The current economic and financial crisis forces us to interrogate the real of capitalism through its symbolic and institutional limits. The financialization of the economy, the becoming-rent of profit, the progressive dematerialization of commodities and the evaporation of labor as the central institution of value and identity all bring us to the verge of a possible overcoming of the commodity phantom. Is there, at the core of the current crisis, an element of potentiality? An exodus of the multitude beyond capitalism?

It is still very difficult to answer these questions. However, cracks pop up everywhere in the capitalist present and show themselves as uncanny. It is as if we had eventually looked the dead-end of Capital’s truth in the eyes, as though we had seen the inconsistency behind the symbolic structure that sustains the show of the commodity phantom. Behind this, there is nothing to maintain.

Money, namely the contemporary commodity par excellence, finds it difficult to reproduce its premises and promises. In fact, money appears to have shown its obscene and dissymmetrical side, its real, as Žižek would put it. So paradoxically and negatively—to follow Massimo Cacciari—even money ends up gesturing towards that ‘useless’ gratuitousness where the inconsumable and the indestructible coincide. We can still feel such gratuitousness, despite of everything, in the core of our ceaseless search for a beyond. Where is, then, the blocking point of commodity fetishism? From our perspective, it is exactly where its starting point is located.

In La Part maudite (The Accursed Share) from the beginning of the 1930s Georges Bataille had already described it in all its incandescence through the notion of dépense (expenditure): “In general, we must admit that wealth and life cannot be endlessly fruitful, and that a moment always arrives in which they must renounce growth in order to expend” (Bataille, 2011; our translation). It is certain, as argued by Rocco Ronchi, that capitalism is linked intimately to dépense. On the one hand, Weber’s reflection on worldly askesis indicates the hard, disciplined and somehow obsessive removal set in motion by capitalist instrumental reason to “defend itself” against expenditure and its unmentionable, obscene leftovers of enjoyment. On the other, however, capitalist society has never fully appropriated, never fully come to terms with, the drive that incessantly traverses it. It has attempted to manage it, to control the drive to its own advantage through the super-Ego imperative to enjoyment; but the drive has never ceased to pulsate as capital’s limit, as its furthest point, merely to explode in its shamelessness in the current financial and postmodern configuration.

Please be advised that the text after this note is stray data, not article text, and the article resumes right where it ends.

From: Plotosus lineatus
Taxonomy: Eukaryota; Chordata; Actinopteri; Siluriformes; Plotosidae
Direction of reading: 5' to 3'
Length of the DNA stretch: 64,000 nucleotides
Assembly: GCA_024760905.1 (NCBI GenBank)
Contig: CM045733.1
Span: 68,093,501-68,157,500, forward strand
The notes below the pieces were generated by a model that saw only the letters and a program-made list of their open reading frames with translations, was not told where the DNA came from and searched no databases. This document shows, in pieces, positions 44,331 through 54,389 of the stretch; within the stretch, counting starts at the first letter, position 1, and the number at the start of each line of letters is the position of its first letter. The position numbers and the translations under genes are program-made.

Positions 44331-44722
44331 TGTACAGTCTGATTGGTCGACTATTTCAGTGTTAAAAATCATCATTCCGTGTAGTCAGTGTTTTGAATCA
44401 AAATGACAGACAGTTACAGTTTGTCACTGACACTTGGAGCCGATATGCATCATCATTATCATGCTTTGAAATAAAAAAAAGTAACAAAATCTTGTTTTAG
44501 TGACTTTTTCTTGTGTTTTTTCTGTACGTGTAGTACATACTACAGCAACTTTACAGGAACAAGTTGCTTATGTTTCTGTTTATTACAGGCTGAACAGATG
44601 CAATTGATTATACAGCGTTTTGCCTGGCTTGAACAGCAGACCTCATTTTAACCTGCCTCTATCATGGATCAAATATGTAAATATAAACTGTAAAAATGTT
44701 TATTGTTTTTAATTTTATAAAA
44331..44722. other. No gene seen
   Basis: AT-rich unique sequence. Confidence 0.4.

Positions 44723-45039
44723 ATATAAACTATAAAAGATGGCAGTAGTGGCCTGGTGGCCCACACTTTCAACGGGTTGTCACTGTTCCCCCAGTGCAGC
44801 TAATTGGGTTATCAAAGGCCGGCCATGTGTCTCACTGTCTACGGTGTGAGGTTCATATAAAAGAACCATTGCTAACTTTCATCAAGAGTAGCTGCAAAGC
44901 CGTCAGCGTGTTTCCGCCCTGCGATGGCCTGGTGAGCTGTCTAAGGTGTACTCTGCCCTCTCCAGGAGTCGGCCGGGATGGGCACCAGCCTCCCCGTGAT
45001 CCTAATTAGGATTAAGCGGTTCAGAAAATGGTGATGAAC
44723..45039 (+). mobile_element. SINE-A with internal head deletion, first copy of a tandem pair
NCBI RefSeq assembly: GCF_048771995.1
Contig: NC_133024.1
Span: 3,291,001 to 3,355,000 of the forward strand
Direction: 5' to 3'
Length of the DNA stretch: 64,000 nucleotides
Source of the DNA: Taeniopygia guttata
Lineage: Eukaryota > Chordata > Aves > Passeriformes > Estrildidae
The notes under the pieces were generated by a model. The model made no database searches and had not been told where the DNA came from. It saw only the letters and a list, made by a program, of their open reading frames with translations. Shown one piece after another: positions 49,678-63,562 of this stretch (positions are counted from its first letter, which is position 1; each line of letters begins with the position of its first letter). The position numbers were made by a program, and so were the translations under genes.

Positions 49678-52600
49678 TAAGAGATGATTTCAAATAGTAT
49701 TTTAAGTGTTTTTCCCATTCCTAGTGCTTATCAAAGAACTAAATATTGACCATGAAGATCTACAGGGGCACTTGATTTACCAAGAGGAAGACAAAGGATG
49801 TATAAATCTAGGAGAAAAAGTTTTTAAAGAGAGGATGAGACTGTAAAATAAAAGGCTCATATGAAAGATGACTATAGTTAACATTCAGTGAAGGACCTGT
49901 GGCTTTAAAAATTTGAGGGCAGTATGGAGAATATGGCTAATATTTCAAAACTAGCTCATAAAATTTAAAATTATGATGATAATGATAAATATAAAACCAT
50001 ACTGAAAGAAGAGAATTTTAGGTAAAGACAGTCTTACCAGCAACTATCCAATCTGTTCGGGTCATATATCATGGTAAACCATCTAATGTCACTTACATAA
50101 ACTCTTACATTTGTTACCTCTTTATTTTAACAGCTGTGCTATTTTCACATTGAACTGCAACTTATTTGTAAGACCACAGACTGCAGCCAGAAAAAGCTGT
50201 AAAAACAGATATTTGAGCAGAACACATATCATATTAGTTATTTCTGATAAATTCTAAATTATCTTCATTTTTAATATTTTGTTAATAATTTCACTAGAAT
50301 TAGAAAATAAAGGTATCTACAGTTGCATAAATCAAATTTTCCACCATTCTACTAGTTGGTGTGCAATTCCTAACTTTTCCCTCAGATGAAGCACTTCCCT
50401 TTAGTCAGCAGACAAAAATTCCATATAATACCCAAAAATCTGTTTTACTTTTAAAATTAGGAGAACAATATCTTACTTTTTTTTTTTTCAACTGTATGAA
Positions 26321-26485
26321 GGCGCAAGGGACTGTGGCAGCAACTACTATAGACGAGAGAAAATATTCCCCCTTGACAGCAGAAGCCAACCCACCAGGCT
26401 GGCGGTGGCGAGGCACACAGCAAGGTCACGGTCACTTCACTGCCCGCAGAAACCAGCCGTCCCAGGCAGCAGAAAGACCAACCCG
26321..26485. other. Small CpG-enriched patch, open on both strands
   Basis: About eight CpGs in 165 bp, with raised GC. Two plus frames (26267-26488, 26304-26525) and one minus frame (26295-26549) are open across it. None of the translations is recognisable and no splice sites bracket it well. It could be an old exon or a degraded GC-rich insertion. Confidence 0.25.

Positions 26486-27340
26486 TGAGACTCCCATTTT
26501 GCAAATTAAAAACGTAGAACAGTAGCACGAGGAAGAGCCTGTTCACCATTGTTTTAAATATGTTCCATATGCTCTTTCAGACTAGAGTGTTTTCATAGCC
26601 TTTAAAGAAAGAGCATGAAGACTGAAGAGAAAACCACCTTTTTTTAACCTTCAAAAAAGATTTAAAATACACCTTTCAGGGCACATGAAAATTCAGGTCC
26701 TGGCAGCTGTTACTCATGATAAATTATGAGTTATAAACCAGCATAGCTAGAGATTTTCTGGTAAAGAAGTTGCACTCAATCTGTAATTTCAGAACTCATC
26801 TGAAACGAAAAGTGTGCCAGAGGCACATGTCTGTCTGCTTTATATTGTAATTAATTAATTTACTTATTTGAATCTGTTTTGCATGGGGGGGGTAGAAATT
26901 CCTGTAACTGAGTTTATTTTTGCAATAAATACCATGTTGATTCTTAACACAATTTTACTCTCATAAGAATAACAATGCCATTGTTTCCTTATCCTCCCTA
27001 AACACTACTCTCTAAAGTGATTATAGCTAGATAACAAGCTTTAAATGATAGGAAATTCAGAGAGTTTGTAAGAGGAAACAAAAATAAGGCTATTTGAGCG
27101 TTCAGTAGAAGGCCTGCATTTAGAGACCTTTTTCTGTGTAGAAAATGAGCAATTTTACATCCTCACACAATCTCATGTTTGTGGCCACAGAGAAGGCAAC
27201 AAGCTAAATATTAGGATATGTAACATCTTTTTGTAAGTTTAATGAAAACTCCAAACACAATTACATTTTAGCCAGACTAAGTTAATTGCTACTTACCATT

Therefore we might say that dépense constitutes the essential origin as well as the inextricable limit of capitalism: “Its critical punctum, its enjoyment-endpoint, its ‘beyond the pleasure principle’, as the moth with the flame that will burn it” (Ronchi 2012, 141: our translation). The present economic crisis is, then, the space in which contemporary capitalism encounters its limit extimo, its real, where its psychotic madness fully reveals itself.

So what can happen now? In 1972 Lacan prophesied the explosion of capitalism and its discourse. In his words: “The crisis not of the master discourse, but of the capitalist discourse, which is its substitute, is overt. I am not saying to you that capitalist discourse is rotten; on the contrary, it is something wildly clever, eh? Wildly clever, but headed for a blowout. This is because it is untenable” (quoted in Contri 1972, 10-11). There is therefore an urgency, a protrusion to be grasped in the current crisis, a political and ethical urgency that we cannot allow ourselves not to assume fully. In fact, the opening of the phantasmal oscillation that allowed the commodity to impress subjectivity is now restricting itself. What is needed is courage in order to force the limits of the gap in such a way that a gash can be opened up. Such a gash should aim at creating a new possibility for the production of sharing, a new dance of subjectivity. This is nothing other than a new common potentially able to sustain a new subjective horizon and a new realm based on the wealth of our incommensurable differences.